Articles on After #MeToo

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The #MeToo movement and more recent allegations against Brett Kavanaugh have posed questions about past conduct. AP Photo/Damian Dovarganes, File

How should we judge people for their past moral failings?

Whether the sins of our past stay with us forever has become a pertinent question of our time. A philosopher argues we don't need to carry our past burdens – although there are some moral conditions.
Recent discussions about sexual harassment are both too much about sex and not enough. Shutterstock

Sexual harassment is too much – and not enough – about sex

#MeToo drew attention to sexual harassment in the workplace. But we are still overlooking other forms of discrimination and the insidious impact of sexual harassment on women's identities.
Workplaces need safe spaces to facilitate discussion about issues that are difficult, awkward and shameful to engage with. Alessandro Valli/Flickr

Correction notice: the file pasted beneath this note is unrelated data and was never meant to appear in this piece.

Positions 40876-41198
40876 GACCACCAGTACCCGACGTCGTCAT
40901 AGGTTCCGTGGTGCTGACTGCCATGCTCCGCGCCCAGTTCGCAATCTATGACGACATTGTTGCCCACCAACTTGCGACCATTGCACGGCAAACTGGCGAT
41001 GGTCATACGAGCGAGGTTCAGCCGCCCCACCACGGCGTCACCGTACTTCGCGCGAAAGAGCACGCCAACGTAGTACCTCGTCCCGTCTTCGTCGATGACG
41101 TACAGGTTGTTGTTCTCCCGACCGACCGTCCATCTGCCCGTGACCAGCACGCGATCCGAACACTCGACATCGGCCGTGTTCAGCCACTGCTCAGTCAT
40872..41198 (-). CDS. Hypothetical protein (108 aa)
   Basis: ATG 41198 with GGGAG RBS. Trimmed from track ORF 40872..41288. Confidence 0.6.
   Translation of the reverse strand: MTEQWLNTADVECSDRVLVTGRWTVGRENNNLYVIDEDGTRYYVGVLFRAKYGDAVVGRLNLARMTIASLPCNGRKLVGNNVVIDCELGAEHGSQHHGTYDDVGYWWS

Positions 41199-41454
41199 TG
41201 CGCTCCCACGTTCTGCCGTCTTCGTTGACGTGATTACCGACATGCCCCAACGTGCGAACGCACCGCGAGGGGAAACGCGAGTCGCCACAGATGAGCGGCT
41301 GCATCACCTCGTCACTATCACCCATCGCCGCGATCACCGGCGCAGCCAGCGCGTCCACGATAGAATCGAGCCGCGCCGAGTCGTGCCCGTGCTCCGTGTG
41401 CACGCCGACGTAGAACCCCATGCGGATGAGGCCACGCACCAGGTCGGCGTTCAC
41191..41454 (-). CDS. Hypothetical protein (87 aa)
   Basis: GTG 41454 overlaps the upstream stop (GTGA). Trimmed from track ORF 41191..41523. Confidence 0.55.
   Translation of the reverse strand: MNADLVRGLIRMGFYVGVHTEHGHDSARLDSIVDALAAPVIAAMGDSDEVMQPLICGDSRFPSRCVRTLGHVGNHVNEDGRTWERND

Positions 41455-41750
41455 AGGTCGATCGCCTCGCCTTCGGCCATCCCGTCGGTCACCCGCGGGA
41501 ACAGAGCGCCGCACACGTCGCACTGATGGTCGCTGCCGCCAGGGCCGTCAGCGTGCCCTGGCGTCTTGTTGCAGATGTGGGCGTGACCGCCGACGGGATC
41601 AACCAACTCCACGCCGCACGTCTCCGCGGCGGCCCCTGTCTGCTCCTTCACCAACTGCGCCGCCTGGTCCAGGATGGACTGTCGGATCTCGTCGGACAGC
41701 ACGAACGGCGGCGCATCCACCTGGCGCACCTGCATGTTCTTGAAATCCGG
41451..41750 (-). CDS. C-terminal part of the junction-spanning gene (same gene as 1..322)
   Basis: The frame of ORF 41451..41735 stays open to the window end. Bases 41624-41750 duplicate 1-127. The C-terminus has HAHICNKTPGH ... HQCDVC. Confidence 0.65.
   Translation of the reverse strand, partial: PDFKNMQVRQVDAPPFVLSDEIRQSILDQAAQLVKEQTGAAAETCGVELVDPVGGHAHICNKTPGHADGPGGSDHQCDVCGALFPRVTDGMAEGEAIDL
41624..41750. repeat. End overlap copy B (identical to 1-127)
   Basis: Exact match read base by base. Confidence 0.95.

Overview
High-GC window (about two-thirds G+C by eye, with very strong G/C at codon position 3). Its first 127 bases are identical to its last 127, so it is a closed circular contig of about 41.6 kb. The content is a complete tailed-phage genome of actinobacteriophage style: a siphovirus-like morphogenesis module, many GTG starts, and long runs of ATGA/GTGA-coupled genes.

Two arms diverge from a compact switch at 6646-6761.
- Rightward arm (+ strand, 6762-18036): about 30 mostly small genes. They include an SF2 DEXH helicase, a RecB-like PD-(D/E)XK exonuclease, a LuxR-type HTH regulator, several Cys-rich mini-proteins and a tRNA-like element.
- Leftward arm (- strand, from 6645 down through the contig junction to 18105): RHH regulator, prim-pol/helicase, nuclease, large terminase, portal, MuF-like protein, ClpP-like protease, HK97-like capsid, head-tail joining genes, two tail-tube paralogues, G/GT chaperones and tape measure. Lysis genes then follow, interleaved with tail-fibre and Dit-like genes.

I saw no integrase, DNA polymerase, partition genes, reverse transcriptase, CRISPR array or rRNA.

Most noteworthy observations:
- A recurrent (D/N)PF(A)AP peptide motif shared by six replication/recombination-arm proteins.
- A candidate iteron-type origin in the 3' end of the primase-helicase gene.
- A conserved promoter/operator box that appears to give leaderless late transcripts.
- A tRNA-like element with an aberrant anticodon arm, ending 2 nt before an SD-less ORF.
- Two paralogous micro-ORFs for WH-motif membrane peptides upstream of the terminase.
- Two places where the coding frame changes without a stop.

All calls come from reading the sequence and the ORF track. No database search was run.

Email culture to blame for workplace failure on #MeToo

Workplace reactions to #MeToo risk exacerbating the problem. What's needed are more face-to-face conversations, no matter how awkward they may be.
Sharing experiences of #MeToo can open the flood gates for online abuse and physical threats. from www.shutterstock.com

#MeToo must also tackle online abuse

Today's workplaces extend beyond physical spaces, so movements like #metoo must trigger change in how we behave online.
State curricula articulate principles of respect and ethics in relationships, but some don’t use the word ‘consent’. from shutterstock.com

How #MeToo can guide sex education in schools

The #MeToo movement has sparked discussions about appropriate sexual behaviour that teachers can build on in sexual education.
In a 2016 ABS survey, one in two women reported having experienced sexual harassment, but 90% of them did not contact the police. Cindy Zhi/The Conversation NY-BD-CC

#MeToo exposes legal failures, but ‘trial by Twitter’ isn’t one of them

Critics say that #MeToo has turned the legal principle of innocent until proven guilty on its head, but such comments privilege the rights of perpetrators over justice for victims.

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